The original wording said `equal benefit of the law without discrimination based on’. During the comment phase, there were many briefs submitted on the Charter, several saying `you have to add sexual orientation’. In their wisdom, the government chose not to do that, but to do something far better: the current wording is open, but the list of forbidden grounds serves as a guide to the courts on what a forbidden ground looks like.

    It took a few years, but when cases came to the Supreme Court of Canada, the justices felt bound to `read in’ sexual orientation, not as some kind of strange creation of new law (as U.S. originalists would put it) but rather as a straightforward consequence of (a) anti-LGB discrimination is discrimination, and (b) being LGB is similar to at least one ground in the list. Notice that I said `LGB’; we’re still working on the T part of that list. No country is perfect.

    BTW, I often feel a smug glow of satisfaction that, as the principal author of one of those briefs, my name is included in the supporting documentation for Canada’s constitution.

  • Olav

    Chiroptera #50, <- did I teach you that trick? 😉

    I do think such references should be inserted automatically when you reply to someone. Perhaps there is a plugin. Mr. Brayton might want to look into that. But who am I to say.

    To answer your question:

    You mean, like the Founding Fathers intended?

    What the so-named “Founding Fathers” intended I am not entirely sure. Also, I am not an American citizen; I do take an interest but I am by no means an expert on the subject. However from what I read the authors of the original American constitution were some rather smart fellows in their time. Indeed they might not have expected the system they devised to survive that long.

    If I were given the opportunity to write a new constitution for any country in the world, article 1 would stipulate mandatory membership of the UN. Which is of course an organisation that could use a new constitution itself, but let’s not digress. Article 2 would give the UDHR full force of law, and expand upon it. Further articles would provide for such things as strict trias politica with the people, through a proportionally representative parliament as the main legislative force.

  • comfychair

    Make voting both mandatory and universal and you solve a whole huge pile of problems at a stroke, and the only argument against it I can think of is “some people don’t want to vote, so they won’t and will accept whatever trivial symbolic penalty not voting carries.” To that I say, tough shit.

    Make voting mandatory and you no longer waste huge piles of money on ‘get out the vote’ efforts, and voter suppression instantly becomes a non-issue.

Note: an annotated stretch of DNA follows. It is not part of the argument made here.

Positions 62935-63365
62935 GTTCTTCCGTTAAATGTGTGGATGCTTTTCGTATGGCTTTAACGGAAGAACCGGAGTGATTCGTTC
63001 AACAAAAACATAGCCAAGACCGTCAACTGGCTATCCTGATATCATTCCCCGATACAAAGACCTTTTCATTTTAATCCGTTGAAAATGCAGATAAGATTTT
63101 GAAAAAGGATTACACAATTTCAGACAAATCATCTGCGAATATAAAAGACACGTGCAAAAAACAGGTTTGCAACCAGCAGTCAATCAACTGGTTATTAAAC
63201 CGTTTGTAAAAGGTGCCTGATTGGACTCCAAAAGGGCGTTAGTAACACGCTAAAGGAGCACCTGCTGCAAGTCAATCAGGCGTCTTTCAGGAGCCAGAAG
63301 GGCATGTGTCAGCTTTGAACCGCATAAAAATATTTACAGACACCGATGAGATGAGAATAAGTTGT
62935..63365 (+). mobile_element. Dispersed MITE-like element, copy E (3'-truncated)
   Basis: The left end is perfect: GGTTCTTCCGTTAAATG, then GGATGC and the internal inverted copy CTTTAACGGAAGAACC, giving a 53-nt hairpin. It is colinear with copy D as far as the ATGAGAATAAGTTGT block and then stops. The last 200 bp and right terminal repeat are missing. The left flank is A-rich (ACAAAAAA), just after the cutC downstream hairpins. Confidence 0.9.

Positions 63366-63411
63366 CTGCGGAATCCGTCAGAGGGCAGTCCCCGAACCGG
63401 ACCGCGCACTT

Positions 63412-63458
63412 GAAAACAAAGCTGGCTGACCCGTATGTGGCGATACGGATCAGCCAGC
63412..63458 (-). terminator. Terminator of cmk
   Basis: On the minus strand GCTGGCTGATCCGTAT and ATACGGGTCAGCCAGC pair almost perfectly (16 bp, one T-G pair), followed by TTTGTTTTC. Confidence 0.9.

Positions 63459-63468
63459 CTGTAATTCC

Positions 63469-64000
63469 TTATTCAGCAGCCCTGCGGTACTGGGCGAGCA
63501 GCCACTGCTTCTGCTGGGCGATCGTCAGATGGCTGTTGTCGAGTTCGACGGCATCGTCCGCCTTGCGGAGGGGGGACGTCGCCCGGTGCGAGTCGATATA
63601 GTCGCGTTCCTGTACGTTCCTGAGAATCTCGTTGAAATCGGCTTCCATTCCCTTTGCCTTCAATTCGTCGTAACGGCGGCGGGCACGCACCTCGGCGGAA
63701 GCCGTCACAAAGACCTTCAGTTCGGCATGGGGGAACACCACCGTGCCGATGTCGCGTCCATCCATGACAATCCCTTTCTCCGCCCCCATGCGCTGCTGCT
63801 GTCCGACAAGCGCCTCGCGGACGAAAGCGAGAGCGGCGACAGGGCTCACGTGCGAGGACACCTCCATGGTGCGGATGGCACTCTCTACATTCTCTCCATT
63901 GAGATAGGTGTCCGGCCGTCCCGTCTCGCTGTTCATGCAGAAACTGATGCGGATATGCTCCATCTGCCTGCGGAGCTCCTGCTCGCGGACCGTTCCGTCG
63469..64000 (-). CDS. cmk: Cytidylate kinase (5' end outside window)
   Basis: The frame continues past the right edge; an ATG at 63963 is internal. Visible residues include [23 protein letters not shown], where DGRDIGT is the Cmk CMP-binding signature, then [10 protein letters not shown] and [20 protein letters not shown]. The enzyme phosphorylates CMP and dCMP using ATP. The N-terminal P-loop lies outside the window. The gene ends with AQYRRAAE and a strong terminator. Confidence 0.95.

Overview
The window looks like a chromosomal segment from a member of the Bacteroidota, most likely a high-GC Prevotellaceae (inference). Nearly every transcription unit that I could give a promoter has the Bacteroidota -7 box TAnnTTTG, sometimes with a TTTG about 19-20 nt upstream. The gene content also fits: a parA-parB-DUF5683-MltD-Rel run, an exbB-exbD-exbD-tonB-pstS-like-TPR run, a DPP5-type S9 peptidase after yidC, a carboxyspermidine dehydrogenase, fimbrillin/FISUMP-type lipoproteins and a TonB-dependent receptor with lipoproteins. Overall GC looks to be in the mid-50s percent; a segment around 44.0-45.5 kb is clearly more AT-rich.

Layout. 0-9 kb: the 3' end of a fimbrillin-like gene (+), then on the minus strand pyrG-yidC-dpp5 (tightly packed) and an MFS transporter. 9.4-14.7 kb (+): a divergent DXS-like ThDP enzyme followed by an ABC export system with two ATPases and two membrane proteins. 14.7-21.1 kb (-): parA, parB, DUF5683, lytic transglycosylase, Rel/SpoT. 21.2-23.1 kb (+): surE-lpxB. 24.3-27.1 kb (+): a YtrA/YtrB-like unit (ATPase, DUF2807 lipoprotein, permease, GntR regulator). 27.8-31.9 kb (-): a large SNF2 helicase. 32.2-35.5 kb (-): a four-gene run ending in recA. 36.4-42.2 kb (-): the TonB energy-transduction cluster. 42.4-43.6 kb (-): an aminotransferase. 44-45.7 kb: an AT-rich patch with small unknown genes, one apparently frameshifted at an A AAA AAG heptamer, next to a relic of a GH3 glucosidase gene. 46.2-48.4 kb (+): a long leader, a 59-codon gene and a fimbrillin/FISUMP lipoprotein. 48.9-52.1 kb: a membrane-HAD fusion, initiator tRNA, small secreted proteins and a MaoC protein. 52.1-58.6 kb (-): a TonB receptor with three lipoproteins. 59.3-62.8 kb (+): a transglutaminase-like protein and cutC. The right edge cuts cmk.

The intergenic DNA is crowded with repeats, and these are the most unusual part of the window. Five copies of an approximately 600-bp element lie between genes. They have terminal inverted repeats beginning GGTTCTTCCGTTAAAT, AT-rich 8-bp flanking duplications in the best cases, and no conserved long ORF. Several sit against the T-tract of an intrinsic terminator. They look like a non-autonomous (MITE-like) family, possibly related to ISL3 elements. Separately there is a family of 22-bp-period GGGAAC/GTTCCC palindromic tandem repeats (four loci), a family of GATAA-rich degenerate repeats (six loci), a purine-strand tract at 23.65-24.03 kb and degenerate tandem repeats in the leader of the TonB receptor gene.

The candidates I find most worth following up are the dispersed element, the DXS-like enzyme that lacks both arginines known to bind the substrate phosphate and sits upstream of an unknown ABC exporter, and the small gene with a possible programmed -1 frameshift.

Make voting mandatory and you make it much more difficult to skew the outcome with dodgy voting machines or similar ratfucking tactics. With low enough turnout some races can be flipped with a fairly small number votes; if you triple or quadruple the number of participating voters, the amount of votes you need to steal goes way up, making such ratfuckery easier to detect.

    Make voting mandatory and you solve one of the biggest causes of a disinterested electorate, which is those folks who stay home because they think other like-minded people are staying home too, so it’s all pointless anyway and therefore their vote won’t count. Low participation creates low participation.

    I know it’s often said that higher turnout benefits Democrats, but I would much rather see a government that is truly representative of ALL of us, no matter which political ‘team’ gets the majority. Of course, the God Squad would never allow it, ’cause an unrepresentative electorate is currently the last piece of life support equipment keeping them alive.

  • If voting were mandatory, but not voting entailed only a trivial symbolic penalty, are you sure it would really make that much of a difference?

  • Subtract Hominem

    Lots of good answers here. Indeed, many I would have proposed have already been raised. Instead, I’ll throw out a few more trivial ones.

    · Alter the “twenty dollars” in the seventh amendment to keep up with inflation.

    · Term limits for SCOTUS judges: maybe something like 13 years with an option to renew once?

    · Tie the pay of Congressfolks, POTUS, Veep, Cabinet, SCOTUS, and a few other high-ranking government officials to the previous year’s median income. Maybe a few different tiers, but none in excess of 110% of that amount.

    · An official procedure for secession. Maybe 60% of the state voting in favor, plus simple majorities in 2/3 of other states agreeing (within a 2-year time limit)?

  • jen

    I would definitely tighten up the 14th amendment to make sure that corporations could not be considered persons, while still allowing later inclusion of aliens or robots. As it is right now, AI will automatically be included as persons if corporations are. I would also like one that says that money is property only, and does NOT equal speech. That gives the rich much more power and unbalances the whole process.

  • Andrew G.

    Subtract Hominem @55: regarding the seventh amendment, there’s a more important fix needed there, but I don’t know how to word it. The loophole that needs closing is this (which is taken from a real case, which I’m not at liberty to identify):